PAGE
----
Move Over, Darling

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Move Over, Darling
Move Over Darling - Poster.jpg
1963 Theatrical poster
Directed by Michael Gordon
Produced by Martin Melcher
Aaron Rosenberg
Written by Bella Spewack
Sam Spewack

Leo McCarey
Hal Kanter
Jack Sher
Starring Doris Day
James Garner
Polly Bergen
Thelma Ritter
Don Knotts
Chuck Connors
Edgar Buchanan
Music by Lionel Newman
Cinematography Daniel L. Fapp
Edited by Robert L. Simpson
Production
  company
20th Century Fox
Release date(s)
  • December 25, 1963 (1963-12-25)
Running time 103 minutes
Country United States
Language English
Budget $3,350,000[1]
Box office $12,705,882[2]

Move Over, Darling is a 1963 remake of the 1940 screwball comedy My Favorite Wife that starred Irene Dunne, Cary Grant and Gail Patrick. The remake stars Doris Day, James Garner, and Polly Bergen.

Plot[edit]

Ellen Wagstaff Arden (Doris Day), a mother of two young girls named Jenny and Didi, was believed to be lost at sea following an airplane accident. Her husband, Nick Arden (James Garner), was one of the survivors.

After five years of searching for her, he decides to move on with his life by having her declared legally dead so he can marry Bianca (Polly Bergen), all on the same day. However, Ellen is alive; she is rescued and returns home that particular day. At first crestfallen, she is relieved to discover from her mother-in-law Grace (Thelma Ritter) that her (ex-) husband's honeymoon has not started yet.

When Nick is confronted by Ellen, he eventually clears things up with Bianca, but he then learns that the entire time Ellen was stranded on the island she was there with another man, the handsome, athletic Stephen Burkett (Chuck Connors) - and that they called each other "Adam" and "Eve."

Cast[edit]

Production notes[edit]

The film's script was written by Hal Kanter and Jack Sher, reworking an earlier script written by Arnold Schulman, Nunnally Johnson and Walter Bernstein, which was an update of the 1940 My Favorite Wife by Leo McCarey and Bella & Sam Spewack (The 1940 film is referenced by Ellen while she is giving Bianca a massage). The story is a comedic update of the 1864 poem "Enoch Arden" by Alfred, Lord Tennyson. This was the seventh film version based on the Lord Tennyson poem.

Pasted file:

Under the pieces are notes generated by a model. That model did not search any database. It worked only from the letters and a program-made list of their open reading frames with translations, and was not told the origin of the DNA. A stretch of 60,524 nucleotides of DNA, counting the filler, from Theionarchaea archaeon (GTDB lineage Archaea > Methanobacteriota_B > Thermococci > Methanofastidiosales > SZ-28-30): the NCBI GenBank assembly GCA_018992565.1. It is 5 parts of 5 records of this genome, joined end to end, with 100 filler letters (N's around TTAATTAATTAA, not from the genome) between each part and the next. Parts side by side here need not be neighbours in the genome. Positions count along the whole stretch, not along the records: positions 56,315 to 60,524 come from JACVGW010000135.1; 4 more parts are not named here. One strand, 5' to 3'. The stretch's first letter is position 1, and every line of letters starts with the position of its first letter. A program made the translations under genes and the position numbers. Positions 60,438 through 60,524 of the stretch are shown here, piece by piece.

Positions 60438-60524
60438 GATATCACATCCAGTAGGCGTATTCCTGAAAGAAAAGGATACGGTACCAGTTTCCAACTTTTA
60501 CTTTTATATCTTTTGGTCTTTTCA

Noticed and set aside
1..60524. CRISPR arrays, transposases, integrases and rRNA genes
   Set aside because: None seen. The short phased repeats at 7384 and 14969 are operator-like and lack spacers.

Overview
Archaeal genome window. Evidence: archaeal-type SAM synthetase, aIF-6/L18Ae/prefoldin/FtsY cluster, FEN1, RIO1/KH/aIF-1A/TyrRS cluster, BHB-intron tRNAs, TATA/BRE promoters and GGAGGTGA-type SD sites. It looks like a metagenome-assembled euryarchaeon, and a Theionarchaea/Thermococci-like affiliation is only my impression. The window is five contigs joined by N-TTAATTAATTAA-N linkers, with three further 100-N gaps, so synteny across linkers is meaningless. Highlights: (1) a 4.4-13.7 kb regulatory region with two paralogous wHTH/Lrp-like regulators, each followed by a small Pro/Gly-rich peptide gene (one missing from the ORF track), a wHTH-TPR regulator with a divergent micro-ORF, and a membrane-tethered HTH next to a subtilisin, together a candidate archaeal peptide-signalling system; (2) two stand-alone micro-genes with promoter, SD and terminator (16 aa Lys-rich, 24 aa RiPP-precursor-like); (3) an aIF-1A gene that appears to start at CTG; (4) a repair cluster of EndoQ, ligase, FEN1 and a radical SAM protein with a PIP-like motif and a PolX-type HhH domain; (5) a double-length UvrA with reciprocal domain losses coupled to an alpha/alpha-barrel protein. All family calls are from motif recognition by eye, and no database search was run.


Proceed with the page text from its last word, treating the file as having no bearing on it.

The film was originally to be a comeback vehicle for Marilyn Monroe, under the working title of Something's Got to Give. Dean Martin was cast as Nick Arden after the initial choice James Garner was committed to doing The Great Escape[3] and the director was George Cukor. Marilyn Monroe was fired for seldom showing up for shooting early in its production cycle, appearing in only about 30 minutes of usable film. At first, they tried to continue with Lee Remick in Monroe's place, but Martin balked at working with anyone else. Monroe was re-hired but died before she could resume filming, and that version was never completed. Unable to complete the movie, and having already sunk a considerable amount of money into the production and sets, 20th Century Fox went ahead with the project, albeit with a new title, new director Michael Gordon, and a new cast (with the exception of Thelma Ritter, who was also cast as Grace Arden in the Cukor version).

James Garner accidentally broke Day's rib during the massage scene when he pulls her off of Bergen. He wasn't aware of what had happened until the next day, when he felt the bandage while putting his arms around Day.

The film utilizes some of the interiors and stage-built "exteriors" from the original Cukor production for the Arden home, which were based on Cukor's actual Beverly Hills home at 9166 Cordell Drive. However, the on-location exteriors for the Arden home for the Gordon production were filmed about three miles west at 377 South Mapleton Drive in Holmby Hills. The original neoclassical house seen in the film has since been replaced by an enormous Italianate structure.

The producers scheduled the scene with Doris Day riding through a car wash for the last day of shooting because they were concerned that the chemicals in the detergents might affect her complexion. When the scene went off without a hitch, they admitted their ploy to Day, then used the story in promotional materials for the film.

The movie grossed $12,705,882 in the United States,[2] becoming one of the biggest hits of the year and helping to keep 20th Century Fox afloat after Cleopatra. It earned $6 million in US theatrical rentals.[4]

Soundtrack music[edit]

  • "Move Over, Darling" – Music and lyrics by Joe Lubin, Hal Kanter and Terry Melcher (Day's son) arranged by Jack Nitzsche. Sung by Doris Day and chorus (featuring ace West Coast session singers the Blossoms, featuring Darlene Love, Fanita James, and Jean King). during the opening credits and played as background music at the end. Reached #8 in the British singles chart in 1964 for Day and in 1983 for Tracey Ullman.[5]
  • "Bridal Chorus (Here Comes the Bride)" from Lohengrin (1850) – Written by Richard Wagner. Played when Nick and Bianca arrive at their honeymoon hotel
  • "Beautiful Dreamer" – Music and lyrics by Stephen Foster. Played as background music during the memorial service for Ellen
  • "Twinkle Lullaby" – Music and lyrics by Joe Lubin. Sung by Ellen (Doris Day) to her children.

References[edit]

  1. ^ Solomon, Aubrey. Twentieth Century Fox: A Corporate and Financial History (The Scarecrow Filmmakers Series). Lanham, Maryland: Scarecrow Press, 1989. ISBN 978-0-8108-4244-1. p253
  2. ^ a b Box Office Information for Move Over, Darling. The Numbers. Retrieved September 5, 2013.
  3. ^ Garner, James & Winokur, Jon The Garner Files: A Memoir Simon & Schuster; (November 1, 2011)
  4. ^ Solomon p 229. Please note figures are rentals.
  5. ^ spectropop.com/TerryMelcher

External links[edit]